Ransomware programs like TorrentLocker and CryptoWall have been targeting small and medium-sized businesses (SMBs) with simple, yet effective strategies. With TrendMicro reporting that over the summer of 2015 67.23% of victims of CryptoWall-infected emails were SMBs. Victims of TorrentLocker were 46.36% SMBs. Followed closely by consumers who made up 42.15% of victims. Many of these strategies to infect victims are seeing the resurgence of older practices in the cybercriminal playbook. Including Word macros infected with malicious visual basic for applications, or VBAs, hiding in attached documents. Often these are disguised as PDFs or Word documents attached in emails. Something so every day that most employees do not even think twice in how it could be potentially dangerous. A fact that many cybercriminals have taken notice of and are now exploiting.
Part of this weaponization has to do with the fact that Word documents and PDFs usage is so widespread and dated that they are not scrutinized in the same manner as newer security threats are investigated. In the presence of Cloud storage, zip files, and the Internet of Things, many organizations are spending their attention on securing their computer networks against the threats of tomorrow and forgetting what has already been learned. This is not to say that organizations should not take steps to prepare for future security threats, but that maintaining the security of a computer network is just as crucial as developing new security measures.
However, what has been seen is that ransomware has found an appealing target in SMBs. Most of this has to do with several factors. The first being that SMBs cannot afford to take the loss of their data once it becomes encrypted by a ransomware program like TorrentLocker or CprytoWall. So when a SMB does find itself the victim of a ransomware attack, they find themselves unable to perform the day-to-day tasks that are essential to their organization. Imagine if UPS or Fedex found their customer mailing information encrypted and unable to be accessed? For many SMBs that kind of attack leaves them crippled and at the mercy of whatever demands of their attacker. In contrast, larger companies or corporations have additional resources to fall back on, such as a dedicated IT staff, or a wealth of funds that can let them weather a ransomware attack. SMBs simply do not have access to this same set of resources. The second factor being that SMBs are less likely to take steps to prevent cyberextortion such as performing routine backups or investing in security software. This can be due to lacking the necessary funds to invest in a proper security program or technological illiteracy. For cybercriminals, SMBs have proven to be less resilient to ransomware and as a result have earned ransomware creators an impressive profit.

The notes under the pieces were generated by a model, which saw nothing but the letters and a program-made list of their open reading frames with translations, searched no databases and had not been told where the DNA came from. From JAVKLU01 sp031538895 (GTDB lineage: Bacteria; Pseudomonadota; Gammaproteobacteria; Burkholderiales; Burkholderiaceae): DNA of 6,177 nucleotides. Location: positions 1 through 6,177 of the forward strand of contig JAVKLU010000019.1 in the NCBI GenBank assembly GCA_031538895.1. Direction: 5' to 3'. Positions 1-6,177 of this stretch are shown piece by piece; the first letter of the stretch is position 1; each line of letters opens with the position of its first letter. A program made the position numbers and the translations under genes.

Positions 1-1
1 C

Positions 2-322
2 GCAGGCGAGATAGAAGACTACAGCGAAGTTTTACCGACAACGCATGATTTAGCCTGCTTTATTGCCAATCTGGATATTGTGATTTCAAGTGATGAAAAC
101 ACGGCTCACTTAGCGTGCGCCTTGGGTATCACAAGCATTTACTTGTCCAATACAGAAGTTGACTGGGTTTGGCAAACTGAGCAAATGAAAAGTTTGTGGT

So how do the creators and users of ransomware prove to be so adapt at infecting their victims? Most of it has to do with being very skilled at knowing their targets. Social engineering is a technique cybercrimnals use to trick victims into allowing the criminal access to the information they need. What ransomware users have proven adept at is using social engineering skills to localize their attacks and make them seem like legitimate emails so that potential victims will open the infected files. TorrentLocker has proven the most effective in this endeavor by having emails use the pretense of being a courier service, such as Turkish Cargo, or posing as major businesses like Telecom Italia Mobile. In other cases TorrentLocker has even used CAPTCHA fields to verify that it is a human user about to be infected so that it evades web reputation filters. So by hiding as seemingly everyday services or by adopting expected measures used by trusted sites, ransomware is able to slip by what many expect in a malicious email or website.
Small and medium-sized businesses have become a prime target for ransomware users. Between not having the funds to survive a cyber-attack and lacking dedicated IT staff, SMBs have fallen victim to social engineering techniques used to localize delivery methods for ransomware like TorrentLocker and CryptoWall. Ways are available to mitigate and avoid such attacks. SMBs can make data backups a routine part of their business practice. So in the event that they do fall prey to ransomware, they will only lose as much data as has been made since the previous backup. Additionally, SMBs can invest in educating their employees on how to spot suspicious emails and having a company policy of forwarding any suspicious link to a system administrator. Ransomware can be crippling to small and medium-sized businesses, but with the right precautions this nightmare can be turned into a manageable nuisance.